[concurrency-interest] ThreadLocalRandom clinit troubles

Martin Buchholz martinrb at google.com
Fri Jul 18 15:35:01 EDT 2014


I support Peter at al's plan to add an API that ThreadLocalRandom et al can
use to get some system entropy without unbounded class dependency loading.

It should not surprise anyone that at Google, we are most interested in
running on Linux, so while we're waiting for a proper fix to happen we are
locally applying a simpler patch that tries explicitly /dev/urandom,
falling back to SecureRandom if necessary:

http://cr.openjdk.java.net/~martin/webrevs/openjdk9/ThreadLocalRandom-system-entropy/


On Mon, Jul 14, 2014 at 1:54 PM, Bernd <ecki at zusammenkunft.net> wrote:

> SecureRandom is unfortunatelly pretty  complex. It is interpreting the
> seed url in some way (the configuration you mentioned behave very special
> since Java 6) , it is mixing seed and continues data and it reorders the
> implementations used.
>
> JEP 123 intended to clear things, but getInstanceStrong() (which nobody
> uses?!) did not improve things IMHO.
>
> Bernd
>
> PS: I think the webrev changed since then, but the mail from Brad
> describes the problem well:
> http://mail.openjdk.java.net/pipermail/security-dev/2013-January/006288.html
> Am 14.07.2014 21:05 schrieb "Oleksandr Otenko" <
> oleksandr.otenko at oracle.com>:
>
>  Can someone summarize what happened?
>>
>> SecureRandom used to get entropy from /dev/random, which is configurable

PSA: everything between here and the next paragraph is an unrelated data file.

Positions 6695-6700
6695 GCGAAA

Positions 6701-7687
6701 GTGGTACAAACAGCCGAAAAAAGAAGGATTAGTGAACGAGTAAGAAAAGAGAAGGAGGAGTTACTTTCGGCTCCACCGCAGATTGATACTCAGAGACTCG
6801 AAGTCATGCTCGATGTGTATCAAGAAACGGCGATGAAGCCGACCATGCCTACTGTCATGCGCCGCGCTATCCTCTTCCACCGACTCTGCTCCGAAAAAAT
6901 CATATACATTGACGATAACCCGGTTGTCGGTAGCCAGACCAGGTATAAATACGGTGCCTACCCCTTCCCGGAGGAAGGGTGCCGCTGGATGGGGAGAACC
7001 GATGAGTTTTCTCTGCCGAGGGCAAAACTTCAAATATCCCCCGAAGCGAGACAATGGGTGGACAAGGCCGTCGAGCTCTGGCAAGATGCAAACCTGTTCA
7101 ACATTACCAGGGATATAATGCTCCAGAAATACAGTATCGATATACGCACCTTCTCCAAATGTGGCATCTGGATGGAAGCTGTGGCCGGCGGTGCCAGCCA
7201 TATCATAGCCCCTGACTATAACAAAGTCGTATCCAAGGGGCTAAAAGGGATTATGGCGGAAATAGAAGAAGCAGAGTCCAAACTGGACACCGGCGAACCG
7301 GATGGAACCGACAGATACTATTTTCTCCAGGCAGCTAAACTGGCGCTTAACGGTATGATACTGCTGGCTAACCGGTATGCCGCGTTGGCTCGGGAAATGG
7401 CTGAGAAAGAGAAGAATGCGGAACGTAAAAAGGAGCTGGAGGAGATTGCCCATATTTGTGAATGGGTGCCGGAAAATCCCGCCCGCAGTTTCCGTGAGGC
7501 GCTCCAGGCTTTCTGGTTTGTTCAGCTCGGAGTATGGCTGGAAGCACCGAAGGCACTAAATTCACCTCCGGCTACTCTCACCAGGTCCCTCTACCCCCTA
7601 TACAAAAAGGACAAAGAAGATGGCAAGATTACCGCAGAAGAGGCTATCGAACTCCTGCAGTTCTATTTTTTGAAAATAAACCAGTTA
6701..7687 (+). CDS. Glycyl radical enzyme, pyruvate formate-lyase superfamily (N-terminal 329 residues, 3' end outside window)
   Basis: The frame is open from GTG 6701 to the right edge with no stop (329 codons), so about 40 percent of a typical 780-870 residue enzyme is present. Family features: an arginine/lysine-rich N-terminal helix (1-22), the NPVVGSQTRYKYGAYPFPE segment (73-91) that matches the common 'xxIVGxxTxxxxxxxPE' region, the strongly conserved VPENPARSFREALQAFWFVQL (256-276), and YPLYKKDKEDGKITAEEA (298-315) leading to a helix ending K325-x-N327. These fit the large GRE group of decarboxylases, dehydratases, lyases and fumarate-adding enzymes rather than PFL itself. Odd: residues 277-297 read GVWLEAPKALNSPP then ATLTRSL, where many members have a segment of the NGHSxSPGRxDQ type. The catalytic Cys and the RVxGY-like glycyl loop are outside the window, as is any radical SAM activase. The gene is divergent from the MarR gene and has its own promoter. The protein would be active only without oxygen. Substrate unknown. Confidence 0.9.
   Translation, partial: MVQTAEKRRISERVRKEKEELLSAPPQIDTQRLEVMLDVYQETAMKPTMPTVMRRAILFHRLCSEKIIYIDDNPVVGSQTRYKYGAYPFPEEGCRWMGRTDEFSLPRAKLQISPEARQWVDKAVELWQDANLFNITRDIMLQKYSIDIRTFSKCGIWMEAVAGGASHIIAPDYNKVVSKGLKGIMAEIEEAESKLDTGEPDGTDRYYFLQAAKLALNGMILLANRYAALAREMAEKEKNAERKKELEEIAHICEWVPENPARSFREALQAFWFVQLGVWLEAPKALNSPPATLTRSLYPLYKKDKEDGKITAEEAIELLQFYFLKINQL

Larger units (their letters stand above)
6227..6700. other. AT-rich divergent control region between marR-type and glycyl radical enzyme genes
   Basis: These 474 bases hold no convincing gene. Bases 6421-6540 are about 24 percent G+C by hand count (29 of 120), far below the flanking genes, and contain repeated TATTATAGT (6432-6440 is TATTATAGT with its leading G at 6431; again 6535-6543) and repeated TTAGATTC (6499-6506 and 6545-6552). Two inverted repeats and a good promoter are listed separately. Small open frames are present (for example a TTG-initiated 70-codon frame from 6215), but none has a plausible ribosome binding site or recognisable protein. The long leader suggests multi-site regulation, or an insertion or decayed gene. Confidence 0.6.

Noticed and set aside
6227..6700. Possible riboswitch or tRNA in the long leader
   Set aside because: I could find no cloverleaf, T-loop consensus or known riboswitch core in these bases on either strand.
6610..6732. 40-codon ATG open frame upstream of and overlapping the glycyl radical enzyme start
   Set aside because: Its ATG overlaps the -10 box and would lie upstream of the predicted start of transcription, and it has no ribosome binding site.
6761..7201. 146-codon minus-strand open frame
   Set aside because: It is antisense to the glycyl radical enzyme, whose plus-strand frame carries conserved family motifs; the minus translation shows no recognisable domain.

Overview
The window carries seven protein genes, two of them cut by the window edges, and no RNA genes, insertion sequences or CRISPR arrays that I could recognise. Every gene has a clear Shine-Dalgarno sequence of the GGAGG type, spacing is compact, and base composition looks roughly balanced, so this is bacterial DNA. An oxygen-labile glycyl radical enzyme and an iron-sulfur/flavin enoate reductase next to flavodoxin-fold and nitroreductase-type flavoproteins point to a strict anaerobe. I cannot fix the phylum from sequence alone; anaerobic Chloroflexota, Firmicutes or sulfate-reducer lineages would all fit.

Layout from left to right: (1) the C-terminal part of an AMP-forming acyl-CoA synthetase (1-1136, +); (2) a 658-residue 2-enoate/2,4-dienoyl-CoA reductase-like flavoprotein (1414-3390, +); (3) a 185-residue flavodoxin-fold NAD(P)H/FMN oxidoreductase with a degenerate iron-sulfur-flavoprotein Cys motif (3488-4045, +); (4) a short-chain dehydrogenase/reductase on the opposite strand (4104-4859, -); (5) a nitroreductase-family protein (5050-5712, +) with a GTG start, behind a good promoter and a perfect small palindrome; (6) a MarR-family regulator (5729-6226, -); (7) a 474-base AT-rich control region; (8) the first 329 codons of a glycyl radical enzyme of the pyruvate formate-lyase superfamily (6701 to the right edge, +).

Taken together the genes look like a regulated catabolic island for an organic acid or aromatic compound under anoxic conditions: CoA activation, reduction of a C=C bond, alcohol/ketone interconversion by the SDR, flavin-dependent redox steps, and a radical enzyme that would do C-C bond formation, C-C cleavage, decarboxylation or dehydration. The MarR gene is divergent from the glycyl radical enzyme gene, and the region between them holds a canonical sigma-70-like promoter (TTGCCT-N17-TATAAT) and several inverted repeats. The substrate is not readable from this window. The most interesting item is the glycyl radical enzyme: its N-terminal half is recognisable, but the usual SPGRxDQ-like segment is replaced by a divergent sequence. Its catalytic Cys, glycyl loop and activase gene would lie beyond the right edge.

>> through a policy file to /dev/urandom. Has this changed?
>>
>> Alex
>>
>> On 12/07/2014 00:33, Martin Buchholz wrote:
>>
>>  Thanks to Peter for digging into the secure seed generator classes and
>> coming up with a patch.  Openjdk security folks, please review.  I confess
>> to getting lost whenever I try to orient myself in the twisty maze of seed
>> generator implementation files.
>>
>>  Anyways, it seems important to have prngs like ThreadLocalRandom be
>> able to get a few bits of seed entropy without loading hundreds of classes
>> and without occupying any file descriptors permanently.  Perhaps at Google
>> we will go back to writing some simple non-portable startup code to read
>> /dev/urandom until openjdk security team comes up with a more principled
>> solution (but one that doesn't drag in too much machinery).
>>
>>
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>>
>>
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